This play isn’t as relentlessly dark as I remembered it to be, there’s plenty of humor, and long stretches of camaraderie. Still, there’s no denying that Of Mice and Men belongs solidly in the genre of Tragedy. The play follows the unlikely pair of George (James Franco) and Lennie (Chris O’Dowd), migrant workers in 1930s Salinas Valley of California, who dream of one day having land they can call their own. George is pugnacious and practical, Lennie mentally “slow”, sweet-tempered (but when he’s not, he’s not) and monstrously strong.
Tag: New York
The power of siblings harmonizing is on glorious display in performances of the legendary cabaret act Sibling Revelry, which hadn’t been seen in New York in over 15 years. Verifiably legendary at that – it’s so broadly influential that two drag queens in Pennsylvania make it their schtick to perform the Callaway sisters’ entire act.
This is easily Ridiculous Theatre legend Charles Ludlam’s most-produced play, and the fantastic production at the Lucille Lortel Theatre richly demonstrates why. The Mystery of Irma Vep is an affectionate parody of horror stories and thrillers from Shakespeare to Alfred Hitchcock. From the secret crypts of Egypt, where mummies cast enthralling charms, to the murky moors of Mandacrest Mansion, where werewolves and vampires are constantly creeping around, this highly theatrical spoof, if done well – as it is here – is truly astonishing.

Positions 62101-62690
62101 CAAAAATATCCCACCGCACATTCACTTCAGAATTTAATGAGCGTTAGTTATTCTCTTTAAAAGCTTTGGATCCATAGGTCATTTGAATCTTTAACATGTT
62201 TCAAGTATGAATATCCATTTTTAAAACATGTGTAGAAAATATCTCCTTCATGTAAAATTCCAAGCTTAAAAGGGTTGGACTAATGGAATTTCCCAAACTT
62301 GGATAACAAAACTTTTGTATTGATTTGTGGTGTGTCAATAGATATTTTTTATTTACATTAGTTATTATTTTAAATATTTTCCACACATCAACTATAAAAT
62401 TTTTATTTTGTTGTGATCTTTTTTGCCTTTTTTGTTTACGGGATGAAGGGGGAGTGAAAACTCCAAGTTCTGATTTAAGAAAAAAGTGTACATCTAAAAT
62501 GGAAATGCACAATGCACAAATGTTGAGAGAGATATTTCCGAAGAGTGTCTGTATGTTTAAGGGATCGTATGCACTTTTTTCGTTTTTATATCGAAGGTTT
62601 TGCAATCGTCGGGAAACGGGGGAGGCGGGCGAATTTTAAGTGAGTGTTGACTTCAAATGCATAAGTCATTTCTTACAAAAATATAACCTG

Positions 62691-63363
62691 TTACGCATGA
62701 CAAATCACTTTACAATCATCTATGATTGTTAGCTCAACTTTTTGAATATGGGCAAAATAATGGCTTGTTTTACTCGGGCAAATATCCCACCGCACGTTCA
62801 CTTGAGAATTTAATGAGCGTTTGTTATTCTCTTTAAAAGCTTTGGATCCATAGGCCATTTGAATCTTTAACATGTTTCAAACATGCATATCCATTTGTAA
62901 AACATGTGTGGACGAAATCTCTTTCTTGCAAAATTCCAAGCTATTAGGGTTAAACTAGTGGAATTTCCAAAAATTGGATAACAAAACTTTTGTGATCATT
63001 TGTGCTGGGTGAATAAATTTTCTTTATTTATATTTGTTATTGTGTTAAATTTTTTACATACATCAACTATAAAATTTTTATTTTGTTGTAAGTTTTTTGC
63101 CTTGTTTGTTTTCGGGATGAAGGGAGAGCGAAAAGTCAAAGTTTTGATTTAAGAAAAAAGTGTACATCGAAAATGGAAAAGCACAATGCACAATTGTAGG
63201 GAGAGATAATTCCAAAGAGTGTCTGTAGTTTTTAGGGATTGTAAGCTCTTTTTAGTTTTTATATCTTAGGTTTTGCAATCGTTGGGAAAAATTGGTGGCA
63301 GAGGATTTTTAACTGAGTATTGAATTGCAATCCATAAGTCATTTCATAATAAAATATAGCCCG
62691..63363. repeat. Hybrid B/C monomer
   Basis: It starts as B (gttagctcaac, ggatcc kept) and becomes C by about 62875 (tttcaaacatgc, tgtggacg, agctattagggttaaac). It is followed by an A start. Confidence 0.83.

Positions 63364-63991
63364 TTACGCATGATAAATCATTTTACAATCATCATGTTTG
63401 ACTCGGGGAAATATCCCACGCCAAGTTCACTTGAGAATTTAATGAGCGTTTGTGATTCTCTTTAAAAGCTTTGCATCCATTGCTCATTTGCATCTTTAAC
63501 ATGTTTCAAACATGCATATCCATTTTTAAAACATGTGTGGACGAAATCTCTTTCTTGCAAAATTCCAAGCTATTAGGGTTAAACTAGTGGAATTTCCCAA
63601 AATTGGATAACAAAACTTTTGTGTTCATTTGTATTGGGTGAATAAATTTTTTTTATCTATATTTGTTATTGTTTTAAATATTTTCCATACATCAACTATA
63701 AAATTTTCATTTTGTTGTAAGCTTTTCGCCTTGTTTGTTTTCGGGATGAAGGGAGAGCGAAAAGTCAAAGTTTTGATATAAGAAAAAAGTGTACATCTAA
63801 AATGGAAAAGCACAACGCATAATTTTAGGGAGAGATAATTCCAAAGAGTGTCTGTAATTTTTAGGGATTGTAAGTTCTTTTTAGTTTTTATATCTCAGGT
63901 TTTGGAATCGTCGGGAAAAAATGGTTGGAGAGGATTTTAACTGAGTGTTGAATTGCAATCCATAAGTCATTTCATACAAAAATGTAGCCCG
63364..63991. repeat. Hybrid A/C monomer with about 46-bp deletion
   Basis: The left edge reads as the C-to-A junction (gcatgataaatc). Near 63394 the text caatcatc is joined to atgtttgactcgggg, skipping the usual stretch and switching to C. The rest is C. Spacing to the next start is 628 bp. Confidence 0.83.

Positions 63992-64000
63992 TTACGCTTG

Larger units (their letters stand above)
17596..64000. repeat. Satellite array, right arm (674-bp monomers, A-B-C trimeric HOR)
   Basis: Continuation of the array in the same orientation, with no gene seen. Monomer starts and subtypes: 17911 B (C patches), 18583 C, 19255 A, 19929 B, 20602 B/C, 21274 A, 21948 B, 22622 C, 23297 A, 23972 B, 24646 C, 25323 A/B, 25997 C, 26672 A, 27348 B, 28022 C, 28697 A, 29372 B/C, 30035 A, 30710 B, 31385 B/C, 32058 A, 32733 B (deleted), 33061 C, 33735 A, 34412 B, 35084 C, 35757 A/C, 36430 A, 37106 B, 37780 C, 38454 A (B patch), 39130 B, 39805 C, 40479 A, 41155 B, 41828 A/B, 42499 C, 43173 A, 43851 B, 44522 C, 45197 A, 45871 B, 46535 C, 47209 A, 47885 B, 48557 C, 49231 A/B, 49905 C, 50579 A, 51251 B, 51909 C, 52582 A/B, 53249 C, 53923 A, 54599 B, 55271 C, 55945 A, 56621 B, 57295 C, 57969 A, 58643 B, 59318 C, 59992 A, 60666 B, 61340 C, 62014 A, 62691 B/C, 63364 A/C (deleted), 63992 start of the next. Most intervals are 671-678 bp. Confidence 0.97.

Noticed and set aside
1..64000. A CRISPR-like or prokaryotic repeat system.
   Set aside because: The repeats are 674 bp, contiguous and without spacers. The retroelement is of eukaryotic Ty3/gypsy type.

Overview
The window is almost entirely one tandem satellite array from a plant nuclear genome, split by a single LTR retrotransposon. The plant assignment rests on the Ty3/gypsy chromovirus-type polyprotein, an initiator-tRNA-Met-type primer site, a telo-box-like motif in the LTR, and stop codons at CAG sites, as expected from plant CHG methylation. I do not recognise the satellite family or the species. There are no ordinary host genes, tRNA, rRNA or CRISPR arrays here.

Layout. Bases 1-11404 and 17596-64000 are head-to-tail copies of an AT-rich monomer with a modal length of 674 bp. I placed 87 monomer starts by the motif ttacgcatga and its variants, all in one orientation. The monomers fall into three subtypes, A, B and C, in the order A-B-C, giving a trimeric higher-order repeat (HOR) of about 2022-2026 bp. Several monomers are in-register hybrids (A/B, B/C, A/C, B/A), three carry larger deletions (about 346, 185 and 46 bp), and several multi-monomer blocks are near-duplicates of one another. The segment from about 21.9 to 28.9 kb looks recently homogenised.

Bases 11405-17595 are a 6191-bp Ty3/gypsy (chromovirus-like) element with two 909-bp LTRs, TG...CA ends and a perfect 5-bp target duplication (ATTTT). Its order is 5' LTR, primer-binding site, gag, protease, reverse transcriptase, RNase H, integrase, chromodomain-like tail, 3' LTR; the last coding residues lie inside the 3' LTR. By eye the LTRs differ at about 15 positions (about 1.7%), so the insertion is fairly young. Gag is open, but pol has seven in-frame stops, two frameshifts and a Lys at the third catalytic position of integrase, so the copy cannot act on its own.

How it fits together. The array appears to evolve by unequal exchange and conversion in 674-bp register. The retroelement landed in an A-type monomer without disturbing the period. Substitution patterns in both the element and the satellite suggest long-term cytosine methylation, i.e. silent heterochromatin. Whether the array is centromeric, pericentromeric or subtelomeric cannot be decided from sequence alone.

This play is, without a doubt, a masterpiece of the American theatre, and director Kenny Leon has given a solid, understated account of it. Set on Chicago’s South Side in the 1950s, A Raisin in the Sun follows the conflicting dreams among three generations of the Younger family: son Walter Lee (Denzel Washington), his wife Ruth (Sophie Okonedo), his sister Beneatha (Anika Noni Rose), his son Travis (Bryce Clyde Jenkins) and matriarch Lena (LaTanya Richardson Jackson). When Lena’s deceased husband’s life insurance money comes through, everybody has different plans for it, which makes for much of the show’s dramatic conflict.
In Terrence McNally’s often funny, always thoughtful new play Mothers and Sons, mother Katherine (Tyne Daly) pays an unexpected visit to the New York apartment of her late son’s ex-partner Cal (Frederick Weller), who is now married to another man, Will (Bobby Steggart) and has a young son. She has something of her son’s to give Cal, but things get more complicated the longer she stays.